With Madison bracing for its second pandemic winter, there’s a growing number of people wishing to bypass the waiting room — and avoid coronavirus exposure — when seeking urgent care.
That’s where Middleton-based company Pivotal Health, founded in 2020, comes in as it expands into Milwaukee and closes on a $1.3 million investment round. The company is seeking another $10 million that it hopes to amass in 2022, said Pivotal Health CEO Sal Braico, who has 20 years of experience as a health care entrepreneur.
If you’re a patient seeking urgent care, but you don’t want to leave home, Braico said, Pivotal Health can send over a licensed clinician if you’re located in the greater Madison area, as well as the city of Milwaukee. The doctors address all the same ailments regular urgent care clinic would, like minor injuries, allergic reactions and influenza.
People are also reading…
Pivotal Health physicians and nurses will also help patients dealing with symptoms of a coronavirus infection, Braico said, which is convenient for people who are isolating to limit the spread of the disease.
The company’s presence additionally takes the strain off local hospitals, especially as they prepare for another possible coronavirus case surge.
According to data from the federal Centers for Disease Control and Prevention, about 43% of hospital admissions originate from an emergency room. And New England Health Institute research states that 56% of emergency room visits are “avoidable.”
“I’ve talked to so many people who don’t know where to go if you can’t get an appointment with a primary care physician,” Braico said. “They wait and wait and go to the emergency room.”
After a patient requests an appointment, which can be done through the Pivotal Health website or by calling a toll-free number, a visit will be set within a matter of days for a 20- to 30-minute increment.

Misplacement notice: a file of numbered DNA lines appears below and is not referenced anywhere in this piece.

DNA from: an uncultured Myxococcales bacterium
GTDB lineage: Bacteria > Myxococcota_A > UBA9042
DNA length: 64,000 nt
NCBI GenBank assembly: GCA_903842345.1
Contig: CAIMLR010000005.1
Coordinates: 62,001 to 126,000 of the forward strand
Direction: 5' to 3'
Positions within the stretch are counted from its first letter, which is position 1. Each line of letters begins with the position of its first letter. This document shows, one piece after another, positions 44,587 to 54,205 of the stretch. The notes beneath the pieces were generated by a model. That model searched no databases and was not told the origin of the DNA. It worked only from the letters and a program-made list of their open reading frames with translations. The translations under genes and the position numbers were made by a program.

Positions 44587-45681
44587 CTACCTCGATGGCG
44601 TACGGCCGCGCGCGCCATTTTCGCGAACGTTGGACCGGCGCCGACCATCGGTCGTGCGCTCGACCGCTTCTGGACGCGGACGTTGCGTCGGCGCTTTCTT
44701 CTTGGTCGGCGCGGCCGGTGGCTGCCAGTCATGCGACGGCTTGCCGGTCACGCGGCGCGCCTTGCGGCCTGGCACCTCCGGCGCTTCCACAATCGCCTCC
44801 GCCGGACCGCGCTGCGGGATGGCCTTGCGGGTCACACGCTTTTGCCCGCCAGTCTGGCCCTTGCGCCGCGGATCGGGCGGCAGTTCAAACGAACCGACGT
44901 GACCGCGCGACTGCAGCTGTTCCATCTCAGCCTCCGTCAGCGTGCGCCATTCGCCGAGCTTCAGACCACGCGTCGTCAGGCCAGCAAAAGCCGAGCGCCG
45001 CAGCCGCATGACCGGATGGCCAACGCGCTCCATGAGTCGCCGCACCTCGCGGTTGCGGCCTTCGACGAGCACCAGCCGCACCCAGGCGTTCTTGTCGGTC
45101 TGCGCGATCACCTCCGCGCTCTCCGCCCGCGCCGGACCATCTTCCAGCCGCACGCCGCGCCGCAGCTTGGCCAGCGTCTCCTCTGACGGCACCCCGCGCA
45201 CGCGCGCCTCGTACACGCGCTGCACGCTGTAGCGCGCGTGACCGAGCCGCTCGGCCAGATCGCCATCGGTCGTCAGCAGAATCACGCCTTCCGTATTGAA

The company will soon launch a mobile application as well, Braico said, adding that like any other clinic, patient visits are covered by various types of insurance — including Medicare and the state’s Medicaid program. Out-of-pocket costs apply if a patient is not covered by an accepted insurance carrier.
Since launching, Pivotal Health revenue has grown “a couple thousand percent,” Braico said — while the company with its 15 employees served only two to three patients as early as April, in November it saw hundreds.
That fast growth is likely what attracted investor attention, Braico said, and what prompted the expansion to Milwaukee.
It’s a far cry from when Braico met with his friend, a fellow entrepreneur in the local tech scene, over coffee to discuss new business pursuits in early 2020.
An idea didn’t land for Braico until after the first lockdown, which took place in the spring of 2020. As people quarantined, clinician house calls seemed like a no-brainer.